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16-Year-Old Student Dies of Cardiac Arrest During Drill, the Outside Temp At 100 Degrees

By Victor Westerkamp

A 16-year-old Georgia girl collapsed and died Tuesday while running up stadium steps as part of an outdoor conditioning drill on the hottest day Atlanta has seen for three years.

Imani Bell an 11th-grader of the Elite Scholars Academy of Jonesboro in Clayton County was running a one-mile uphill track as part of conditioning drills for the school’s basketball team. She suddenly collapsed, at around 4:30 p.m. on Tuesday, AJC reported.

The Clayton County Fire & Emergency Services released a statement about her death on Wed 16:

“Thank you for your inquiry about the devastating call that CCFES responded to yesterday. I was able to retrieve more information about this call and wanted to provide you all with an update. On 8/13/19 at 5:52 pm, we were dispatched to an Elite Scholars Academy in Jonesboro. When our firefighters arrived, they found a 16-year-old female found inside the school. Our firefighters found her unresponsive and began treatment. During transport to the hospital, the patient became pulseless and stopped breathing. Firefighters administered CPR, began Advanced Cardiac Life Support and transported her to Southern Regional Medical Center. The patient did regain a pulse during transport and was transferred to Southern Regional Medical Center staff. Unfortunately, she did eventually pass away. We are so sorry for her family’s loss, and the pain each one of her classmates is feeling. Please let us know if you have any further questions.”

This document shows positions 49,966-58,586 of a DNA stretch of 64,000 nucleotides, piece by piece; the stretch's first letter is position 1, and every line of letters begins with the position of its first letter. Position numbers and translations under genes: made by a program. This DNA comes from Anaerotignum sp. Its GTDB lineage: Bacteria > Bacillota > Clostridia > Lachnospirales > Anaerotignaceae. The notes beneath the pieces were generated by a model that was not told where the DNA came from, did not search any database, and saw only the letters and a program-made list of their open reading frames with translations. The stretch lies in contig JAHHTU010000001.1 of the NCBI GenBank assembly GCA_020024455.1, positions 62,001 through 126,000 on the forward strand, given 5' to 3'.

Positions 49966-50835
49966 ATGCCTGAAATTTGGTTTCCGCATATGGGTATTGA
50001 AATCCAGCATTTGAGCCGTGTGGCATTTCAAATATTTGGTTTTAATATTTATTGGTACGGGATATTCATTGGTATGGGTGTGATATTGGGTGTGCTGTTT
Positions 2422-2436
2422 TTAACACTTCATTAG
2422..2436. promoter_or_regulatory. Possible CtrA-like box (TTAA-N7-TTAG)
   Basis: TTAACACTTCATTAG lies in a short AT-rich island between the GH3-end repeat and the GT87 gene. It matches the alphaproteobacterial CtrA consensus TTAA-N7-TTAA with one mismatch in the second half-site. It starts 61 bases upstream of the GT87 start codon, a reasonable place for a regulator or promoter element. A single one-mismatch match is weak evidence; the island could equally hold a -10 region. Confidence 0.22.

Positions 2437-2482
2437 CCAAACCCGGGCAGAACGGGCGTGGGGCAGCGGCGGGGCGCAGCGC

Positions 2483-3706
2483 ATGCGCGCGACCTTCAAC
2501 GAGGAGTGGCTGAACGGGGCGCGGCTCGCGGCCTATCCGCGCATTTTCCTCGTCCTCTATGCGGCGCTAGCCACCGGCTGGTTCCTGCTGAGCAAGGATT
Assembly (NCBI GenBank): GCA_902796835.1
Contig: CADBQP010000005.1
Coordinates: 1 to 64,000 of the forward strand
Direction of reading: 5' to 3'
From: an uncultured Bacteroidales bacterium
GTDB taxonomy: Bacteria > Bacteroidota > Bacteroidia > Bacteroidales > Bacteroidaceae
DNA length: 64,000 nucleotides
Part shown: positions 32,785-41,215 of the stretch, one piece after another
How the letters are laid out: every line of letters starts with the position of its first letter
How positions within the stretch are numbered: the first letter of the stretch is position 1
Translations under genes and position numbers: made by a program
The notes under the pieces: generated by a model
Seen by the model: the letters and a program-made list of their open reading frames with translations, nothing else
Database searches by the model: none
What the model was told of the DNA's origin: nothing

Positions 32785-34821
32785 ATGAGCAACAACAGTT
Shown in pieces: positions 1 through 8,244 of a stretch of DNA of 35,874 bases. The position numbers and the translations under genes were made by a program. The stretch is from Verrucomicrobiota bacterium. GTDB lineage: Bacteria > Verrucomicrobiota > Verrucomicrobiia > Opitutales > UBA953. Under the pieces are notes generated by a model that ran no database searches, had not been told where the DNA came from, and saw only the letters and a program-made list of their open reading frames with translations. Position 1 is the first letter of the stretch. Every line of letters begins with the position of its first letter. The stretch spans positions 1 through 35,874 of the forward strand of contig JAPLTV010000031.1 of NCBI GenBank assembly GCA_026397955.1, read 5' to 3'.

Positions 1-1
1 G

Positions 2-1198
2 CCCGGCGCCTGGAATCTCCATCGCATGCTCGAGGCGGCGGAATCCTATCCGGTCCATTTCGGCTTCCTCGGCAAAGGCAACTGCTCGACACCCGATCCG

Immediately after the tragic accident, parents and family members raised questions about why the school board let the students condition in such extreme heat.

The constitution and bylaws of the Georgia High School Association have it that outdoor workouts are prohibited at a wet bulb globe temperature above 92 degrees. Athletes need to take a 20-minute break each hour at least, and hydrate frequently. Temperatures reached the 100s that day, AJC reported.

Tom Jones Action News had an interview with Bell’s father, who said there’s still a lot of information missing, for instance—how it is possible to have students work out in such an extensive heat without proper rest and rehydration. “I lost my baby,” he said,

“This could have been prevented, and it gives us cause for concern that the basketball team would be doing outdoor conditioning on the track on the hottest day of the year. We feel like coaches, and athletic directors should be cognizant of how hot it is. These are students, not world-class athletes,” said Justin Miller, a relative of Imani’s, Fox 5 reported.

According to the outlet, the students had to run one mile uphill and were not allowed to rest, while no sufficient water was provided.

Superintendent Morcease Beasley said in a statement: “Their loss is our loss. It broke his heart to see Imani’s parents, grandparents, and siblings grieving. There really are no…words for what I saw last night at the hospital. We’re going to investigate what happened and do whatever it takes to make sure the safety of our students is a top priority,” Dr. Beasley told FOX 5 News Wednesday morning.

The County Sheriff’s Offices have called in the help of the Georgia Bureau of Investigation, who are currently looking into the circumstances that may have lead to the tragic death of the young aspiring athlete. Until they’ve reached any conclusions no one is making any statements publicly.

An autopsy on Bell’s body started today on August 15, but it will take at least two weeks before the results will be made public.